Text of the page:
10 Tips to Closing the Deal
By Suzanne Lyons
1) CREATING A STRONG RELATIONSHIP: The first stage is always relationship. Creating a rapport between you and the buyer. It puts them at ease and creates a bond or common ground. It also creates an affinity between you and them that has them want to move forward with you. When things get stuck in the dialogue, it is usually because there isn't sufficient relationship.
2) HOW TO CREATE THAT RELATIONSHIP: I always start with research. Find out about them in advance. The more you know about them and their company, the easier it will be to create rapport. If you can, use referrals to get to them. Acknowledge them; genuine and informed acknowledgment is so important. Ask about them - their needs, concerns, goals and commitments. And share who you are and why you're meeting with them.
3) HEAT (aka: PASSION / EXCITEMENT): Create an excitement that's contagious. You want the buyer to be lit up and excited by your vision and/or what you're offering. They'll get excited when what you're saying touches them, solves a problem and/or fits in with their needs and desires.
4) HOW TO GET THEM EXCITED: Share your vision, passion and enthusiasm. What turns you on about what you're offering and why? As I noted, your energy and enthusiasm is contagious. Also, speak to what it is that they want. Tailor what you say to their specific situation. Remember, it's about targeting and satisfying their needs. Be clear and concise in describing what you're offering and if there is a personal connection to what you're offering, let them know.
5) EXCITEMENT DOESN'T LAST LONG: I think this is the biggest problem for all of us. It's not so much because we don't know how to deal with flagging enthusiasm, I believe it's more that we don't know that we even need to. But just because the buyer seems so thrilled in the room doesn't mean they will remember what you talked about (or who you are) a week later. You have to continually create heat by adding logs to the fire. Your job is to keep the excitement alive.
6) GET THE FACTS AND THE DETAILS: As I just mentioned, most of us think it's enough for the buyer to get excited in the room. We so often leave the room in 'hope.' But this isn't enough. There may be additional hurdles that have to be crossed before the deal can close. It's important to find out what they are and address them. What else needs to happen to move the deal to completion?
7) MOVING THE ACTION FORWARD: Find out all the things that must happen to move the action forward... Who else needs to be on board? What is the decision making process? Who else should you meet? Are other people being considered? What is their timetable? Is the money in the bank? What's the best stragegy for making this happen? Also, make sure they have all the key information about what you are offering. How will it work? When are you available? What will it cost? What will you (or they) charge? How will you (or they) be paid?
8) GET YOUR HANDS AROUND THE REALITY: Get the hard facts that you and they are dealing with. For example, what has not yet been disclosed? Are there any further concerns? Find out and address them. Are there any further obstacles to be overcome? If so, in the spirit of partnership, discuss how best to overcome them. Ask a lot of questions and leave no stone unturned. Find out who has to say "yes" to the deal and what you can do to get them on board.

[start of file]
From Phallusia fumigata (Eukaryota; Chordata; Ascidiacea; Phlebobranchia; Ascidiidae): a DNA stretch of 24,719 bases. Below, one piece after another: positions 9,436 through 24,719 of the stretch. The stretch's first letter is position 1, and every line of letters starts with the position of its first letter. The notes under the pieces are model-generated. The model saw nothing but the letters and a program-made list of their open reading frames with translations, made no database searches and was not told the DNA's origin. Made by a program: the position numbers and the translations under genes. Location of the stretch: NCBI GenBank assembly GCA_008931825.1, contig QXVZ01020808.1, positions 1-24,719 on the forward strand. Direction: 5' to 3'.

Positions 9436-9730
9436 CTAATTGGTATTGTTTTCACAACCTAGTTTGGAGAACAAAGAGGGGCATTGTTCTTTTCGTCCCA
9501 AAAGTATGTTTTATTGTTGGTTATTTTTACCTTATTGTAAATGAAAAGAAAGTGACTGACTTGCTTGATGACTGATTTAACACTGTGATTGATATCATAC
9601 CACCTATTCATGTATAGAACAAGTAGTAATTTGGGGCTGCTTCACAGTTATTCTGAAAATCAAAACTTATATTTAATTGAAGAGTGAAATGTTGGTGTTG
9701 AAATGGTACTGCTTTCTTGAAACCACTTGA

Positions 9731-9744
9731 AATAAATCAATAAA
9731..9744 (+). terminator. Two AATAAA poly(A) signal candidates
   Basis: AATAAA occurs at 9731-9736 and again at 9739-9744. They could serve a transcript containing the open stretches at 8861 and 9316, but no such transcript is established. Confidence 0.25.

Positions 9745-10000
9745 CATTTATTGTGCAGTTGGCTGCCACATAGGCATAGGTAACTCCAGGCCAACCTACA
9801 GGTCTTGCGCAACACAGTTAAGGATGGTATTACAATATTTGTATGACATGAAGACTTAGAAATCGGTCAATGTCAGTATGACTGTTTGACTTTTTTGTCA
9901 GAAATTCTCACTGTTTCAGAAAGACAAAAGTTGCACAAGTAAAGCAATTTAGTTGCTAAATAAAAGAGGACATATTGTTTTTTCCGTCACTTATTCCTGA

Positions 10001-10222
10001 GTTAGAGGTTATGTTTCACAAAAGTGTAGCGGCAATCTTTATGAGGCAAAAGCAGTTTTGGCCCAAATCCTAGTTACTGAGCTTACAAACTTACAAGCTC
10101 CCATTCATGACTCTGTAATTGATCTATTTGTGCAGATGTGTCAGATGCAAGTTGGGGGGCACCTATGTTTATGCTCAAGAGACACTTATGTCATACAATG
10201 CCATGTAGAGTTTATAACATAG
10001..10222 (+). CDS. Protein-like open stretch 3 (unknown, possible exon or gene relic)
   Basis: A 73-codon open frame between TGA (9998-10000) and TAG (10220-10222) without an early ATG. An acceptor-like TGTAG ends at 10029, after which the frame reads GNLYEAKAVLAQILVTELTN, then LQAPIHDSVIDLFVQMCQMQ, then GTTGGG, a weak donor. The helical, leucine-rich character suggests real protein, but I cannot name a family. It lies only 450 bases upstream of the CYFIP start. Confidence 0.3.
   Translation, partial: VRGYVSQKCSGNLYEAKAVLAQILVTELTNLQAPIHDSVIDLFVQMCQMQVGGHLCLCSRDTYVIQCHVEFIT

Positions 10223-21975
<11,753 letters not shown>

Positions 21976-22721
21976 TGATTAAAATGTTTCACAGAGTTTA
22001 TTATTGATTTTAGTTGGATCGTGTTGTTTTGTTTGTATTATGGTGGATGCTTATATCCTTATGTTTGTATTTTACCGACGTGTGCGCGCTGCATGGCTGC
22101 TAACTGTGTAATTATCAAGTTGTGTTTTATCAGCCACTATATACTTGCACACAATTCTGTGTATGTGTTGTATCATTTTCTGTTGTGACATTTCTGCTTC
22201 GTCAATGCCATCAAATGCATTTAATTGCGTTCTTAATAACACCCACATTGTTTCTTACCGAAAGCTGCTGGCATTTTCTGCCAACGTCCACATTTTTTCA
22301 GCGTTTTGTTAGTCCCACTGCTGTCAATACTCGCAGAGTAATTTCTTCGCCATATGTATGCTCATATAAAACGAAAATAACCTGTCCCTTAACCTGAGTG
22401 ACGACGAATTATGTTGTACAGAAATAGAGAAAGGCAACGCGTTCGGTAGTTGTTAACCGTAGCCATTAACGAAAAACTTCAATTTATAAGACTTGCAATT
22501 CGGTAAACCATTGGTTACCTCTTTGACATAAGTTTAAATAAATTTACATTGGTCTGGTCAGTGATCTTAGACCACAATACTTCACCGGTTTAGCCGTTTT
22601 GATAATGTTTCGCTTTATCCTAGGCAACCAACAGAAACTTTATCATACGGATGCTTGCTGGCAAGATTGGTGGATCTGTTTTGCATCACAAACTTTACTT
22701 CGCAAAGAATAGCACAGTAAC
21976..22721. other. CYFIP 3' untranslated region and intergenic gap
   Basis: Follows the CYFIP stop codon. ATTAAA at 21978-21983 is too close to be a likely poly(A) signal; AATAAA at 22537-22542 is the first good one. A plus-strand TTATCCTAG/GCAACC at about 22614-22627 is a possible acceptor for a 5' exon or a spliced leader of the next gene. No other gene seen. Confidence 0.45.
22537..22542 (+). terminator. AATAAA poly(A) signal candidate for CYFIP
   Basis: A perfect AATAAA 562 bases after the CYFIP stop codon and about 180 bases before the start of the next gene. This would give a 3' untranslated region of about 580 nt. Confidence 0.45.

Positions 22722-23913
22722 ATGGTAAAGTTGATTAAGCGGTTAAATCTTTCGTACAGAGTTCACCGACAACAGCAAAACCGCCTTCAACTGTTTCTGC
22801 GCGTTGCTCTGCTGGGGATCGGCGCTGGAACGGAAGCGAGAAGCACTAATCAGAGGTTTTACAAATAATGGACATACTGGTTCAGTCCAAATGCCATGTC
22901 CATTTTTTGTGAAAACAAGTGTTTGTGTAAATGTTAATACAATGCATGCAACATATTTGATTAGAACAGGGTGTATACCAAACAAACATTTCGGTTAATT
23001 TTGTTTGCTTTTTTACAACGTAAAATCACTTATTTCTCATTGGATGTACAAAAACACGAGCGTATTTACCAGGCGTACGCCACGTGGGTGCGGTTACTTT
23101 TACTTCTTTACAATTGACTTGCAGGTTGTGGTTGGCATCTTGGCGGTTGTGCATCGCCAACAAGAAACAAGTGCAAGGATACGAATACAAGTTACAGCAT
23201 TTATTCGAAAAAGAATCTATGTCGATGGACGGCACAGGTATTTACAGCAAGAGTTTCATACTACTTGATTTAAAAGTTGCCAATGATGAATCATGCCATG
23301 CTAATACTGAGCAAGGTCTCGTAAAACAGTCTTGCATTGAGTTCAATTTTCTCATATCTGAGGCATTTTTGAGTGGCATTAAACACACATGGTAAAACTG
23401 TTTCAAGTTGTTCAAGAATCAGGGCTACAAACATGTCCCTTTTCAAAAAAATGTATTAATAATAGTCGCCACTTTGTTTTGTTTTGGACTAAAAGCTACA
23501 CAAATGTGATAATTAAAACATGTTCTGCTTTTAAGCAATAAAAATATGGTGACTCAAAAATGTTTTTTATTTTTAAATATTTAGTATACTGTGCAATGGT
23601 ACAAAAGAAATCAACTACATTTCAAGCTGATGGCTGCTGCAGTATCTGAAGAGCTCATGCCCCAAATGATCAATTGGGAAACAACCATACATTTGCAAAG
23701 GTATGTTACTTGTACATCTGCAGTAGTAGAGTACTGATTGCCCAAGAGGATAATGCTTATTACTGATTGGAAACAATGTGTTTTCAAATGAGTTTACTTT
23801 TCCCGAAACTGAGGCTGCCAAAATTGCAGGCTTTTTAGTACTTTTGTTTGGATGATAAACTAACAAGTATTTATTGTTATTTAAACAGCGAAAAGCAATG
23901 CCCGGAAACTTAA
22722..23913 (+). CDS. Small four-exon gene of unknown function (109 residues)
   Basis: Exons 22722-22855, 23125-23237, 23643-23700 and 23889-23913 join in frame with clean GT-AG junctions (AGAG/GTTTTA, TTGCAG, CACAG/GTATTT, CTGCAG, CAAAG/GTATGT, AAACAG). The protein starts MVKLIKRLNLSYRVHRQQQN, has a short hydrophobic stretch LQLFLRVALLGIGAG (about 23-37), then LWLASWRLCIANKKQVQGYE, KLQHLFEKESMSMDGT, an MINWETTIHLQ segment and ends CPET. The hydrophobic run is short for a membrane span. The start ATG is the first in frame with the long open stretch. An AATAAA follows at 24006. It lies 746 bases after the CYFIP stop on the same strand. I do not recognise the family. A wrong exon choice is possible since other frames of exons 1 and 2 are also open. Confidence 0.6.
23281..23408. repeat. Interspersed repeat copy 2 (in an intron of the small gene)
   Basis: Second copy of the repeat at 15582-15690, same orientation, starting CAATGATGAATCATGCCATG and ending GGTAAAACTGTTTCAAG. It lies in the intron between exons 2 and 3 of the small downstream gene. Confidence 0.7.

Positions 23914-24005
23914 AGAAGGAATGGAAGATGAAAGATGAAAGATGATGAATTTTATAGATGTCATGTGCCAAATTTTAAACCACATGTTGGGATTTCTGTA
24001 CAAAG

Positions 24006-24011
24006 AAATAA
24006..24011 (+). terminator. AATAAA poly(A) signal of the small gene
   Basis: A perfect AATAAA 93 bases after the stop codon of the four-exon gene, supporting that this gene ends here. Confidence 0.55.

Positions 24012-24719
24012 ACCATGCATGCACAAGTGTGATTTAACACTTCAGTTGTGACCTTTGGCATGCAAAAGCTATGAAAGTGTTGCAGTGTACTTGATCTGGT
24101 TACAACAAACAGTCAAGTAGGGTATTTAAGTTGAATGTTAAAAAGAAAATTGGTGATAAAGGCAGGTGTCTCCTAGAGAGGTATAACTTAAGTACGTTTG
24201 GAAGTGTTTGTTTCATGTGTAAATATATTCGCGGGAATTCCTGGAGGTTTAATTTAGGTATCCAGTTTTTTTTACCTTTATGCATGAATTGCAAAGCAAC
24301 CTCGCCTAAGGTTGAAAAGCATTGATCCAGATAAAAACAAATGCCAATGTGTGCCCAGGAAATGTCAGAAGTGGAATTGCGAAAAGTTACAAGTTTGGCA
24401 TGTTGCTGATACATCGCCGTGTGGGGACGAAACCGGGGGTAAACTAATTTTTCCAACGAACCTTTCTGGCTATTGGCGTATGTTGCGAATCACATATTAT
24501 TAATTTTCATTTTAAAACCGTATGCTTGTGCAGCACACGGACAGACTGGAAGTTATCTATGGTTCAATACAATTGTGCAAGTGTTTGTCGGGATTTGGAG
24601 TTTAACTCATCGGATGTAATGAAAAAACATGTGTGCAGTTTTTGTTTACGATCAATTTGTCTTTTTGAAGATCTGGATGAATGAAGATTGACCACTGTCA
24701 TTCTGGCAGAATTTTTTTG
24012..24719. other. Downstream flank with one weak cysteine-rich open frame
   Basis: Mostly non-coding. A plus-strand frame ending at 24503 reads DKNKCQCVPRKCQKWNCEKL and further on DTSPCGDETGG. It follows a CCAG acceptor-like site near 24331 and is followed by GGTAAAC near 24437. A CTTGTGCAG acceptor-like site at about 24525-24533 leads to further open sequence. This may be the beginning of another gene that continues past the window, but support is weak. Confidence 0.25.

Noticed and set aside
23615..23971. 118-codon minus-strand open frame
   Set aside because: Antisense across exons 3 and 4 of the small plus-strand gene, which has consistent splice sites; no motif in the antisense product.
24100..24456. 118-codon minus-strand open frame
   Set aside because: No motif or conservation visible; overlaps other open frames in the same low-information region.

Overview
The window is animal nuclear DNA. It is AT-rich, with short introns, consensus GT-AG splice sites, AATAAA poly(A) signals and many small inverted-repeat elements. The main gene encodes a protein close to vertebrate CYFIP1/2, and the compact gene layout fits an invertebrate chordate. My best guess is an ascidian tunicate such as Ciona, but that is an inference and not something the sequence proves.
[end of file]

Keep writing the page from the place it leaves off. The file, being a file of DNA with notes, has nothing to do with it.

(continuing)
9) REQUESTS AND PROMISES - THE KEY TO COMMITTED ACTION: Requests: For example, I request you do X by Y time. It is important that you get committed speaking from them, instead of lip service or good intentions which is so often the norm in the entertainment industry. You have to generate this and if they accept your request, you must manage it. For example, follow up with a phone call. Promises: For example, I promise to do X by Y time. Be sure you are committed to what you promise and do what you say you will. If you promise to follow up at a specific time, do it, or the entire deal may be jeopardized. Be creative with using promises to move the action forward. For example, "How about I write the first act for you on spec and deliver it by the end of the month. If you like it, you hire me, if not, there's no obligation."
10) DRAW THE LINES OF COMMUNICATION: Once you agree to who's going to do what by when, establish how you will communicate with each other to follow up. Will you call them in two weeks to see if they've read your business plan and want to invest in your film? Will you meet again in one week? This establishes accountability. It's best if you keep control of the process by assigning yourself responsibility for initiating the follow up communication.
NOTE: I realize that this "10 Tip Series" may be a bit hard to handle. In our industry as creative people we seldom make these types of requests, hardly ever put the ball in our court or keep the power in our hands. Yet, it's the difference between getting the role, or not... the job, or not... the deal, or not. It's a muscle we have to learn to flex and we have to get great at it.
BONUS: Something else to try when closing the deal, is creating some urgency. Especially in this town, when a script or reel can sit on someone's desk forever. Find a way to create urgency. It works!
About Suzanne Lyons: Co-Founder of Snowfall Films, Inc., Windchill Films, Inc. the Flash Forward Institute, and an LPA Mentor, Suzanne Lyons has over 25 years experience in television and film.